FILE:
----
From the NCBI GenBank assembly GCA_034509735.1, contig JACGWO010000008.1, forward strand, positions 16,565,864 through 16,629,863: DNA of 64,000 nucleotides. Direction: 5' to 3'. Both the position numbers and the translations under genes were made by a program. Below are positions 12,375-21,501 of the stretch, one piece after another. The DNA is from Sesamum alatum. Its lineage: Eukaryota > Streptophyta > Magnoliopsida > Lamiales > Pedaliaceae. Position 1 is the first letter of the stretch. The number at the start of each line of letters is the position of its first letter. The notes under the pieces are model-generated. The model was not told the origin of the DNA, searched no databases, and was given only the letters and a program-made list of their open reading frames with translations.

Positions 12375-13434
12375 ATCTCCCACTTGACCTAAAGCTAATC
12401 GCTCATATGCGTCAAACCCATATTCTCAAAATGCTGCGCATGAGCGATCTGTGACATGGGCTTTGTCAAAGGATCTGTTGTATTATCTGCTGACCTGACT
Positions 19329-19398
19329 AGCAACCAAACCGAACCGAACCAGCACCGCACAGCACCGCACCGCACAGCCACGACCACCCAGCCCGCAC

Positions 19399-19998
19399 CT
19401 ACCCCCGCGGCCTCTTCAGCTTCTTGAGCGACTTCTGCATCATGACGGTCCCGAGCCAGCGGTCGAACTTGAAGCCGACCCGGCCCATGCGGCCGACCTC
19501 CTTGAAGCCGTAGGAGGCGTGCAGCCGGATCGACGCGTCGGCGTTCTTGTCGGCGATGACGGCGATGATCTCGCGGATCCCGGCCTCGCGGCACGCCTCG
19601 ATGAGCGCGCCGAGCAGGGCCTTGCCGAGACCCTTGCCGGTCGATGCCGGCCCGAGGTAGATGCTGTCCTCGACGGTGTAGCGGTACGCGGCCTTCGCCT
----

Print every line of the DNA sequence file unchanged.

From the NCBI GenBank assembly GCA_034509735.1, contig JACGWO010000008.1, forward strand, positions 16,565,864 through 16,629,863: DNA of 64,000 nucleotides. Direction: 5' to 3'. Both the position numbers and the translations under genes were made by a program. Below are positions 12,375-21,501 of the stretch, one piece after another. The DNA is from Sesamum alatum. Its lineage: Eukaryota > Streptophyta > Magnoliopsida > Lamiales > Pedaliaceae. Position 1 is the first letter of the stretch. The number at the start of each line of letters is the position of its first letter. The notes under the pieces are model-generated. The model was not told the origin of the DNA, searched no databases, and was given only the letters and a program-made list of their open reading frames with translations.

Positions 12375-13434
12375 ATCTCCCACTTGACCTAAAGCTAATC
12401 GCTCATATGCGTCAAACCCATATTCTCAAAATGCTGCGCATGAGCGATCTGTGACATGGGCTTTGTCAAAGGATCTGTTGTATTATCTGCTGACCTGACT
Positions 19329-19398
19329 AGCAACCAAACCGAACCGAACCAGCACCGCACAGCACCGCACCGCACAGCCACGACCACCCAGCCCGCAC

Positions 19399-19998
19399 CT
19401 ACCCCCGCGGCCTCTTCAGCTTCTTGAGCGACTTCTGCATCATGACGGTCCCGAGCCAGCGGTCGAACTTGAAGCCGACCCGGCCCATGCGGCCGACCTC
19501 CTTGAAGCCGTAGGAGGCGTGCAGCCGGATCGACGCGTCGGCGTTCTTGTCGGCGATGACGGCGATGATCTCGCGGATCCCGGCCTCGCGGCACGCCTCG
19601 ATGAGCGCGCCGAGCAGGGCCTTGCCGAGACCCTTGCCGGTCGATGCCGGCCCGAGGTAGATGCTGTCCTCGACGGTGTAGCGGTACGCGGCCTTCGCCT